Radon is the second leading cause of lung cancer, following smoking. Radon is odorless, colorless, and tasteless. It is a naturally occurring radioactive gas resulting from the decay of radium, itself a decay product of uranium. Radon in turn breaks down into radon decay products, short-lived radionuclides. These decay products, either free or attached to airborne particles, are inhaled, and further decay can take place in the lungs before removal by clearance mechanisms.
It is the emission of high-energy alpha particles during the radon decay process that increases the risk of lung cancer. While the risk to underground miners has long been known, the potential danger of residential radon pollution has been widely recognized only since the late 1970s, with the documentation of high indoor levels.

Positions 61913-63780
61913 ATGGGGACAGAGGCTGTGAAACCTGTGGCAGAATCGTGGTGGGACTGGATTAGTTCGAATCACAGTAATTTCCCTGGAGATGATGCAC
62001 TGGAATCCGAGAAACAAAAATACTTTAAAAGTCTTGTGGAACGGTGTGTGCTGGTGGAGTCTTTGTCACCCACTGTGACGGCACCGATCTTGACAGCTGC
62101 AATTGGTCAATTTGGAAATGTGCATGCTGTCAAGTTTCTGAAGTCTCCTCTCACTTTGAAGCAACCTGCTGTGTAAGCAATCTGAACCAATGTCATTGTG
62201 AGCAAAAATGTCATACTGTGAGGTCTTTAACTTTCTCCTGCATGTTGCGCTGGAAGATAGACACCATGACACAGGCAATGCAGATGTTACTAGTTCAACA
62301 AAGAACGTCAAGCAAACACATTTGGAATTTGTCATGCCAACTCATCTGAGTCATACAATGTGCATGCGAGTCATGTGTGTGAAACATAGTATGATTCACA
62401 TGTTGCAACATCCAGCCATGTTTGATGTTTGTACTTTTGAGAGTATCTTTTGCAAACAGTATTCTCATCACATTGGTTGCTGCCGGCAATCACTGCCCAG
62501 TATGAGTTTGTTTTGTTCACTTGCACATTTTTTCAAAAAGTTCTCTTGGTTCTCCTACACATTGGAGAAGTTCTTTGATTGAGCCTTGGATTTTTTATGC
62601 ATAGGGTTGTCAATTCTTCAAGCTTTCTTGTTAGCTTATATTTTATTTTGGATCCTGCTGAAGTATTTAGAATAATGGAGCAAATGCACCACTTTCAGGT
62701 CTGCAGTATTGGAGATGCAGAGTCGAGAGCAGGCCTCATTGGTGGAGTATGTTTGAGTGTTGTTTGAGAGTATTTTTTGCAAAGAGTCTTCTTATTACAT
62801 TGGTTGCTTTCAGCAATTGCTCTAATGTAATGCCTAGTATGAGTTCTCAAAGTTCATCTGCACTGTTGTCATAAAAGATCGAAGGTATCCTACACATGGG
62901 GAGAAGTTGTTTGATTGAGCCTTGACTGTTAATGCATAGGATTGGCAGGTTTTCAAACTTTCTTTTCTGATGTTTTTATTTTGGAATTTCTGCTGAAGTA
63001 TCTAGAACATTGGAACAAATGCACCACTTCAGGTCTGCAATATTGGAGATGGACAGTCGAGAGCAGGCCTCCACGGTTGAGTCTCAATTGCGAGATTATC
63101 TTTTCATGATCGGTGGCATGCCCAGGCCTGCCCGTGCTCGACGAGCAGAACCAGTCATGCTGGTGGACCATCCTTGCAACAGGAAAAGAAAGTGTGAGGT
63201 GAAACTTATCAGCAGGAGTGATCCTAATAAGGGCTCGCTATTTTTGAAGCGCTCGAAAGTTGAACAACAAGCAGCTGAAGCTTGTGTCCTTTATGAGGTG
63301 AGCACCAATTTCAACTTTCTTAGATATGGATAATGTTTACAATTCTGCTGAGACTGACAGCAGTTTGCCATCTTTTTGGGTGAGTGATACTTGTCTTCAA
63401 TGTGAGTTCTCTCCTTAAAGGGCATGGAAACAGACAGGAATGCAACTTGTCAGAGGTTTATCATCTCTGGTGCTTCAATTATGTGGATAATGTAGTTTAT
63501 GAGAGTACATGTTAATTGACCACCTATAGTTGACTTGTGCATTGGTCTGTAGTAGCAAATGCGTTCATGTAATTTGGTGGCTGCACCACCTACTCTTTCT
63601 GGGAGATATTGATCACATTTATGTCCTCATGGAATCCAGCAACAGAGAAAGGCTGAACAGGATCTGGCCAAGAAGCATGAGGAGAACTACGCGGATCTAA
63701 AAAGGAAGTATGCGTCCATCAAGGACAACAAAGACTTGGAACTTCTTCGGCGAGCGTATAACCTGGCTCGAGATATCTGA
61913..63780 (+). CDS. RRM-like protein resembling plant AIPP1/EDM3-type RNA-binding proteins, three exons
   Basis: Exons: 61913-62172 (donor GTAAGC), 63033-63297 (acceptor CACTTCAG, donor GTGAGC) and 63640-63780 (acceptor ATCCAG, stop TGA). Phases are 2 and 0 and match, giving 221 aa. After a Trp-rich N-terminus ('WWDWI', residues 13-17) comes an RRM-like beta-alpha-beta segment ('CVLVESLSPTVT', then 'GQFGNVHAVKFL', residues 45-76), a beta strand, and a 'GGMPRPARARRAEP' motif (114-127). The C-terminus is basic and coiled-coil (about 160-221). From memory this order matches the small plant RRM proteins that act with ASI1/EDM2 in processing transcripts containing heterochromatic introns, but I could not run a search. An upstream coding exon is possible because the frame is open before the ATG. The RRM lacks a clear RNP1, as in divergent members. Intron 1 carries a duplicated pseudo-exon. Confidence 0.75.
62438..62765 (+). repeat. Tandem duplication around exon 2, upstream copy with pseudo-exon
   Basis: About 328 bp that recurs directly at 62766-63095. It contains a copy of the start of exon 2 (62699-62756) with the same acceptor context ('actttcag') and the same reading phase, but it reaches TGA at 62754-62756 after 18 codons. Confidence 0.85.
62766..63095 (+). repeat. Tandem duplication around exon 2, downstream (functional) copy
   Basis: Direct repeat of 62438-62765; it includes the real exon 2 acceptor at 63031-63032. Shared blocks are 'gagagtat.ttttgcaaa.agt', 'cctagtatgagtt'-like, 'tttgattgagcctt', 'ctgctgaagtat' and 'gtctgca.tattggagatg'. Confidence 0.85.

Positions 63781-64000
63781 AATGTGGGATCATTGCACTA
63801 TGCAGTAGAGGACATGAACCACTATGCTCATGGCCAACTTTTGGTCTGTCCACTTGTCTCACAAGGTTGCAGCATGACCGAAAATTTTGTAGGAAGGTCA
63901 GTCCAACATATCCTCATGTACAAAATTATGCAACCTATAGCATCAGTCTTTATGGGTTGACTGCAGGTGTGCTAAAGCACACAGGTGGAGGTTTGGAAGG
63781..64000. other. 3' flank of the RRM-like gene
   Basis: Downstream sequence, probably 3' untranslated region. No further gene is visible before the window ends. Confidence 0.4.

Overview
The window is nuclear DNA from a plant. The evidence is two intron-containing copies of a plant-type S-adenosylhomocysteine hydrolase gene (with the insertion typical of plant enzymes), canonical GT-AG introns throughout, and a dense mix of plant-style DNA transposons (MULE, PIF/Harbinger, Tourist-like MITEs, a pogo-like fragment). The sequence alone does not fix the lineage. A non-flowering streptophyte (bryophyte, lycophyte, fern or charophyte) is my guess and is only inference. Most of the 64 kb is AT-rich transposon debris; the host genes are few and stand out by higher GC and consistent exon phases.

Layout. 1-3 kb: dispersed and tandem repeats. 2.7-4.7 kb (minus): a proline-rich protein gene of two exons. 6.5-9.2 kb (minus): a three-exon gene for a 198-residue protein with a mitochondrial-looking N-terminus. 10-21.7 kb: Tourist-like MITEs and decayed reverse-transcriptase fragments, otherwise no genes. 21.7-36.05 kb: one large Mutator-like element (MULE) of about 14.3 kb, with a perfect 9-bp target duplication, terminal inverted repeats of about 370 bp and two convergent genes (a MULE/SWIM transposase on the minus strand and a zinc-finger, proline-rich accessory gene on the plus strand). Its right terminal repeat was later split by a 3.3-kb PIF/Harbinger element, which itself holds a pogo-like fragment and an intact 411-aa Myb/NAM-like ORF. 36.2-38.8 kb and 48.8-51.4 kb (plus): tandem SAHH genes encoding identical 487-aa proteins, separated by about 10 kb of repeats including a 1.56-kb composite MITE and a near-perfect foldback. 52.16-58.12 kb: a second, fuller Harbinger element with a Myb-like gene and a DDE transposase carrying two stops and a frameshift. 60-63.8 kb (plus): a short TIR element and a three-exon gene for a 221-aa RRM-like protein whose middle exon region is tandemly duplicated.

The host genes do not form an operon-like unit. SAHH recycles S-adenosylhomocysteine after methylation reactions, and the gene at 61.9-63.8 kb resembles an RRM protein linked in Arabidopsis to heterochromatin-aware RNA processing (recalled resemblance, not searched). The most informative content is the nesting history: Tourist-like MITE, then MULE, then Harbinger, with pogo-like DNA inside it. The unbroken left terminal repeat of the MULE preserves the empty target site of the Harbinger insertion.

When radon decay products are inhaled and deposited in the lungs, the alpha emissions penetrate the cells of the epithelium lining the lung. Energy deposited in these cells during irradiation is believed to initiate the process of carcinogenesis.